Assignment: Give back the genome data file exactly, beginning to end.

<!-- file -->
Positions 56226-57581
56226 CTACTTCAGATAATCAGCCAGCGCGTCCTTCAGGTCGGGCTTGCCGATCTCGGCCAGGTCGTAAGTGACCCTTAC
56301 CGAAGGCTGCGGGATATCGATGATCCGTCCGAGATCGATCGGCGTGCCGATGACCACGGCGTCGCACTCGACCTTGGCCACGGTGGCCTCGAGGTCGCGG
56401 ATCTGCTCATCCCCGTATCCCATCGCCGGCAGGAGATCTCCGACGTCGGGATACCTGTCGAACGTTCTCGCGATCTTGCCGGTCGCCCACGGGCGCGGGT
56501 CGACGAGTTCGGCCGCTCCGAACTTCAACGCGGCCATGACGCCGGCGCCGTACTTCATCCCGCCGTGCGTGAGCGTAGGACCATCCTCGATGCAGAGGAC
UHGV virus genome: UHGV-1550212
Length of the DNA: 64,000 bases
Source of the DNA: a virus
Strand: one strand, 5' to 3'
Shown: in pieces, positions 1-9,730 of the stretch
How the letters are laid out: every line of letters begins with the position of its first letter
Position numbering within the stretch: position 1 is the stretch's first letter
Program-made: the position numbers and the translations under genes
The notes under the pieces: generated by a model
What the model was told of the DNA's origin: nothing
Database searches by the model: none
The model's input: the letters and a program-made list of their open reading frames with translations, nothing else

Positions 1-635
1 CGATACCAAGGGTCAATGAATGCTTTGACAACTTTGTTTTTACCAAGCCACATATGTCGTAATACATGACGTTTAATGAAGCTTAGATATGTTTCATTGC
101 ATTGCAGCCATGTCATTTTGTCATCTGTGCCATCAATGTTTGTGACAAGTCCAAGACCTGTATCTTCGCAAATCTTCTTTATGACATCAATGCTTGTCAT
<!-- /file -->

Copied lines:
Positions 56226-57581
56226 CTACTTCAGATAATCAGCCAGCGCGTCCTTCAGGTCGGGCTTGCCGATCTCGGCCAGGTCGTAAGTGACCCTTAC
56301 CGAAGGCTGCGGGATATCGATGATCCGTCCGAGATCGATCGGCGTGCCGATGACCACGGCGTCGCACTCGACCTTGGCCACGGTGGCCTCGAGGTCGCGG
56401 ATCTGCTCATCCCCGTATCCCATCGCCGGCAGGAGATCTCCGACGTCGGGATACCTGTCGAACGTTCTCGCGATCTTGCCGGTCGCCCACGGGCGCGGGT
56501 CGACGAGTTCGGCCGCTCCGAACTTCAACGCGGCCATGACGCCGGCGCCGTACTTCATCCCGCCGTGCGTGAGCGTAGGACCATCCTCGATGCAGAGGAC
UHGV virus genome: UHGV-1550212
Length of the DNA: 64,000 bases
Source of the DNA: a virus
Strand: one strand, 5' to 3'
Shown: in pieces, positions 1-9,730 of the stretch
How the letters are laid out: every line of letters begins with the position of its first letter
Position numbering within the stretch: position 1 is the stretch's first letter
Program-made: the position numbers and the translations under genes
The notes under the pieces: generated by a model
What the model was told of the DNA's origin: nothing
Database searches by the model: none
The model's input: the letters and a program-made list of their open reading frames with translations, nothing else

Positions 1-635
1 CGATACCAAGGGTCAATGAATGCTTTGACAACTTTGTTTTTACCAAGCCACATATGTCGTAATACATGACGTTTAATGAAGCTTAGATATGTTTCATTGC
101 ATTGCAGCCATGTCATTTTGTCATCTGTGCCATCAATGTTTGTGACAAGTCCAAGACCTGTATCTTCGCAAATCTTCTTTATGACATCAATGCTTGTCAT